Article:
Left Menu
Development News Edition

Know anyone that often tweets images in grayscale? They might need your help

Devdiscourse News Desk | Washington DC | Updated: 16-05-2019 14:30 IST | Created: 16-05-2019 14:14 IST
Know anyone that often tweets images in grayscale? They might need your help
Researchers found that these users tend to suppress positive emotions rather than outwardly display more negative emotions, such as keeping a straight face instead of outright frowning. Image Credit: Pixabay

Twitter users with depression and anxiety tend to post pictures with lower aesthetic values and less vivid colours, particularly images in grayscale, recent findings suggest. As part of a recent study, researchers found that these users tend to suppress positive emotions rather than outwardly display more negative emotions, such as keeping a straight face instead of outright frowning, in their profile pictures.

The study sought to utilise computer vision and artificial intelligence to determine what qualities of photos posted to and set as profile images on Twitter could be associated with depression and anxiety, with an eye toward using the platform as a method of screening for both. In 2018, Penn Medicine researchers found that depression could be predicted as many as three months before diagnosis by using artificial intelligence to identify keywords that flagged certain users.

As social media is becoming increasingly image-focused--more than half of all tweets, 3,000-plus of them per second, now contain an image--the value in gaining clues on health conditions through image content will become increasingly valuable to medicine. "While the association between depression and language-use patterns is well-studied, the visual aspects of depression has not been. It is challenging to transform pixels that form the images to interpretable features, but with the advances in computer vision algorithms, we are now attempting to uncover another dimension of the condition as it manifests online," said Sharath Guntuku, PhD, a research scientist with Penn Medicine's Center for Digital Health and lead author of the study.

The research used algorithms to extract features such as colours, facial expressions, and different aesthetic measures (such as depth of field, symmetry, and lighting) from images posted by more than 4,000 Twitter users who consented to be a part of the study. To quickly categorise their depression and anxiety scores, they analysed each person's last 3,200 tweets. Meanwhile, 887 users also completed a traditional survey to obtain depression and anxiety scores. Then, image features were correlated with users' depression and anxiety scores. From this, several significant relationships emerged.

In addition to finding an association between depression and anxiety and those who posted less vivid photos, the researchers also discovered that profile images of anxious users are marked by grayscale and low aesthetic cohesion, but less so than those of depressed users. There was also something to be interpreted in what was not included in photos. Depressed users often posted photos only of their own faces with no family, friends, or other people appearing in them. Additionally, the posts rarely included recreational activities or interests, which more often showed up in photos of non-depressed users.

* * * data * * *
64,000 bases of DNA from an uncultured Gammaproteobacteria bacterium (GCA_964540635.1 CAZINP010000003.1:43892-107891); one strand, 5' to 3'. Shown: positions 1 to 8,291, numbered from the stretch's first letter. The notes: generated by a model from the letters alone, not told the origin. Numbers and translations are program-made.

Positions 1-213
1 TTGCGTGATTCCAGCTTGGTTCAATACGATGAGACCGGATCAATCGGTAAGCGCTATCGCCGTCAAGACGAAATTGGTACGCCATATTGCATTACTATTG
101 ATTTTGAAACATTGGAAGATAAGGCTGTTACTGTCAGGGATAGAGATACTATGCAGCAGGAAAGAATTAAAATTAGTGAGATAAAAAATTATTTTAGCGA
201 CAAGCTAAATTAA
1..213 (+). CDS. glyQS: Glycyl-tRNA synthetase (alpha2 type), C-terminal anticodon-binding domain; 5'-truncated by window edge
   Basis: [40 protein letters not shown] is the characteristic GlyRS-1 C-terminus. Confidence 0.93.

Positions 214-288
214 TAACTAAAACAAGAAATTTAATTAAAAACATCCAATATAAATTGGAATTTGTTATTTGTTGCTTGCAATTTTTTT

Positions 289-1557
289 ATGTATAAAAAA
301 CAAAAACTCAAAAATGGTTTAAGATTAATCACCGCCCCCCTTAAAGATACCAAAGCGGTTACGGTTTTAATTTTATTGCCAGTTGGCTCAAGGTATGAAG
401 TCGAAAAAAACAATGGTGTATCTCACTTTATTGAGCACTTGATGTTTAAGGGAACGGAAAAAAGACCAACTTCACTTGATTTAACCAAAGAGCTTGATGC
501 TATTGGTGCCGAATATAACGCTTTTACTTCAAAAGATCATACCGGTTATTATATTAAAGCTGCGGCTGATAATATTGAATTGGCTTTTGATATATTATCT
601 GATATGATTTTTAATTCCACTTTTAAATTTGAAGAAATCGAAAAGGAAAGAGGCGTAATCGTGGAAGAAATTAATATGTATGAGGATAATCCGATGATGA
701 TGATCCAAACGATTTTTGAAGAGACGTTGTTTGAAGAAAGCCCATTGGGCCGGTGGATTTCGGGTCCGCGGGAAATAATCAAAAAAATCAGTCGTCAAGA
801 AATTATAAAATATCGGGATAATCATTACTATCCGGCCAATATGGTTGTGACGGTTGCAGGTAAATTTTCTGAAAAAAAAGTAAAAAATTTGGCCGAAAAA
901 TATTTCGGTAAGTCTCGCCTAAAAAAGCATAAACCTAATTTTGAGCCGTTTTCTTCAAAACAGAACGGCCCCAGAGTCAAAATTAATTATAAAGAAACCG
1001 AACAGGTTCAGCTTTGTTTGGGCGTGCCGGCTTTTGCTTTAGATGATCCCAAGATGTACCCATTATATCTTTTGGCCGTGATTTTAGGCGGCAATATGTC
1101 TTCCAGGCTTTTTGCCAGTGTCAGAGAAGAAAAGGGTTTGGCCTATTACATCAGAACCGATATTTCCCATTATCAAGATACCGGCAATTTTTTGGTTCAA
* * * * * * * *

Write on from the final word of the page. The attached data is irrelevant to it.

TRENDING

OPINION / BLOG / INTERVIEW

Rethinking Rural Livelihoods in the Times of COVID-19

The reverse migration caused by COVID 19 pandemic has put an additional burden of about one crore people on Indian villages particularly in the states of Uttar Pradesh, Bihar, Bengal and Odisha. Besides increasing the risk of spreading the ...

‘Discounted Deaths’ and COVID 19: Anthropology of Death and Emotions

Death is a social event rather than the mere cessation of biological functions. As seen by anthropologists, death is not just physical but intensely social, cultural, and political....

Indigenous knowledge of communities a must for maximizing impact of community work

Generally, it has been observed that the majority of the academicians in higher education institutions neglect the wisdom of community people and throw their weight around thinking that they know everything and the community knows nothing. ...

In rebuking FBR, Pakistan’s courts take a stand for public health

The system, if implemented effectively, will allow Pakistans revenue service to combat the illicit trade in tobacco products and potentially add hundreds of millions of dollars to the states budget each year. ...

Videos

Latest News

U.S. protests point to long-standing racial inequalities - UN rights boss

Protests in U.S. cities triggered by the killing of George Floyd underscore police violence against people of colour, and historic inequalities in access to health, education and jobs, the top United Nations human rights official said on Tu...

SPECIAL REPORT-U.S. school closures dramatically shrinking public education, Reuters finds

Jennifer Panditaratnes third-grade daughter had been seeing a reading specialist once a week before her Florida school closed abruptly in March due to the novel coronavirus. Since then, her child has had no contact with the specialist. Pand...

Trump’s move to invite India, Russia, Australia, S Korea to attend G-7 summit riles China

China on Tuesday angrily reacted to US President Donald Trumps plans to invite India, Russia, Australia and South Korea to G7 summit, saying that any attempts to draw a small circle against Beijing will be doomed to fail and become unpopula...

Bangladesh records first COVID-19 death in Rohingya refugee camp

Bangladesh has confirmed its first coronavirus death among the Rohingya refugees on Tuesday, amid growing concern from the international rights groups on the high transmission rate in the packed camps which house over a million displaced pe...

Give Feedback